The Thesis or Report is required by the Master's Program. It represents the final paper or research project that the student creates to culminate their coursework in Women's and Gender Studies. A student must be enrolled in the Thesis or Report course during the semester they intend to graduate.
When registering for the Thesis or Report course, the student must turn in the Thesis/Report Proposal Forms linked below.
The Thesis form is used to link the professor to the online grading system. This also serves as documentation for faculty supervising the Thesis or Report. Students should sign up for the Thesis course when they have secured a faculty member to work with them.
The thesis Timeline and FAQ (PDF 102K) should help students organize their time accordingly in order to make such a large project manageable.
Deadlines and Instructions for Graduation from the Office of Graduate Studies
Information on Graduation can be found here: http://www.utexas.edu/ogs/pdn/
Thesis/Reports are usually due on the last day of classes of each semester. Please check deadline page for more information.
As the Center for Women's and Gender Studies develops more thesis aids they will be posted here.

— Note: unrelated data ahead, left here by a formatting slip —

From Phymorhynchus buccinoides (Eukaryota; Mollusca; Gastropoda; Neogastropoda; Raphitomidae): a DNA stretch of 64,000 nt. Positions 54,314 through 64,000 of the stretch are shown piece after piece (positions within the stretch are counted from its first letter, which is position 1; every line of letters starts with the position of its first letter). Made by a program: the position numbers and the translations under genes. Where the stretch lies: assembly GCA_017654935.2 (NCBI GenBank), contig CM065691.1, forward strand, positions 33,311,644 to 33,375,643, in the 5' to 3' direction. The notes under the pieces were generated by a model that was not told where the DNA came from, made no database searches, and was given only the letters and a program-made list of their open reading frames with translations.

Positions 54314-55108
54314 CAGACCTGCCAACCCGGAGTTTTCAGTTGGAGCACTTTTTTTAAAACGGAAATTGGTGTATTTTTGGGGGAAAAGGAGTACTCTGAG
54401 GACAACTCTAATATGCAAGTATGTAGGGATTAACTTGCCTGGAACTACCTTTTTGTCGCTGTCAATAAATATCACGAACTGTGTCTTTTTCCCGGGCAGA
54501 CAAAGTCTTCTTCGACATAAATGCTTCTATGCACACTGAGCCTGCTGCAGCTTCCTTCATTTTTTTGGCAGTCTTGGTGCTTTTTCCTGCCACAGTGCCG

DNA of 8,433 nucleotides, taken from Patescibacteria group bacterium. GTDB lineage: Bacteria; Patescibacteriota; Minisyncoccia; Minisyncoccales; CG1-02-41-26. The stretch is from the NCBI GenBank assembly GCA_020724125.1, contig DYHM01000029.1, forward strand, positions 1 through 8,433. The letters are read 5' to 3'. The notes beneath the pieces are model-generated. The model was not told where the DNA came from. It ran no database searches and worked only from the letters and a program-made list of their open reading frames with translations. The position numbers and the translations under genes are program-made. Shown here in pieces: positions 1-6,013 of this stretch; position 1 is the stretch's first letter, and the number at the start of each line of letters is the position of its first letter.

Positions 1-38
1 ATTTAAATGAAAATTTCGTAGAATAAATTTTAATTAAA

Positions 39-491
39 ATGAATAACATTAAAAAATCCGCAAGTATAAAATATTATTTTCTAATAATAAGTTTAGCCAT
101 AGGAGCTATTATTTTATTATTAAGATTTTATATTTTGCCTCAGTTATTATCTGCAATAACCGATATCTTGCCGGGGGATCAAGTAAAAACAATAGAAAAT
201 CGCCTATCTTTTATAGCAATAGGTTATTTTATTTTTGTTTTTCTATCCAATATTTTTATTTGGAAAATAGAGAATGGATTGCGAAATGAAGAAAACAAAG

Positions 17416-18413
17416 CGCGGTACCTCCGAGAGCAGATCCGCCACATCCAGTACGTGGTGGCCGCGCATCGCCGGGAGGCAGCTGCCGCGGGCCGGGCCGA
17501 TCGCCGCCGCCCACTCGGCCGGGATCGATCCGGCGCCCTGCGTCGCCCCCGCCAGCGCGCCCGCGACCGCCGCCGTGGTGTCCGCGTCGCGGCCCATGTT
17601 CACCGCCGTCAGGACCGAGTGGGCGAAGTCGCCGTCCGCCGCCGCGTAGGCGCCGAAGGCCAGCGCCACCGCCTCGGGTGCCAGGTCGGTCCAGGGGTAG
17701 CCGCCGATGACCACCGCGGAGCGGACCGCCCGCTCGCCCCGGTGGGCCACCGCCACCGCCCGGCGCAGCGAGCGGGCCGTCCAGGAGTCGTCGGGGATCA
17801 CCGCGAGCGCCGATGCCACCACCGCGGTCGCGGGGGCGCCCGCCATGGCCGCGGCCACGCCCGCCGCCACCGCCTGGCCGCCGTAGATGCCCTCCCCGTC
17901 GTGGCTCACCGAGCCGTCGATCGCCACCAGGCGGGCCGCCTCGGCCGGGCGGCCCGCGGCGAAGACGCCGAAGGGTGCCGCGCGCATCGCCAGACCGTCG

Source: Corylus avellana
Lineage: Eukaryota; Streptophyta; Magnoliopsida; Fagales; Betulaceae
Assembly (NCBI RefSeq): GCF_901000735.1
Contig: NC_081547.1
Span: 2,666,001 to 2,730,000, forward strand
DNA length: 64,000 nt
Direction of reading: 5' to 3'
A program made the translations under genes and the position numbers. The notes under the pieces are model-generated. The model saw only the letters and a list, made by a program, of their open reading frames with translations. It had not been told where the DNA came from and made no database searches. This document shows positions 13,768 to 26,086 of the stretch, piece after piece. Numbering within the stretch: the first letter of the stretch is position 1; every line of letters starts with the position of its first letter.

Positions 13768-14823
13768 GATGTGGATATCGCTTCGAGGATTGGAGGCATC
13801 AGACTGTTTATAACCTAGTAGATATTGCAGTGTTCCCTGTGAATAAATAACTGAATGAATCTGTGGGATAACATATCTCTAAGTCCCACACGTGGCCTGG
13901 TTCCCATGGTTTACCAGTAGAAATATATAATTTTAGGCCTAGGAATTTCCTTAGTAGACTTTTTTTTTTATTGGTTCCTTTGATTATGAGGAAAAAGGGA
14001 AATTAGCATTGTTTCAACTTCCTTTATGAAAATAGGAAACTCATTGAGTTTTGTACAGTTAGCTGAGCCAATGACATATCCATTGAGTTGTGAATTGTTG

Q: What is the difference between the master’s report and master’s thesis? Are we given only the option of doing the thesis?
A: The main difference between the master’s report and master’s thesis is that with the thesis, students collect original research to answer a specific research question.
Students have the option of doing either, but most students choose to do the master’s thesis. A master's thesis will be invaluable to any PhD program applications. The Women's & Gender Studies MA program has a required core course on Feminist Research Methods, where the focus is on helping students learn the skills of academic writing, research methodology, and preparation for the thesis writing.
A thesis usually takes 2 semesters (as opposed to one for the report), and also may require approval by the Institutional Review Board (IRB).
For reports, students review and critique a body of literature. The report may or may not focus on the practical implications of an area of research.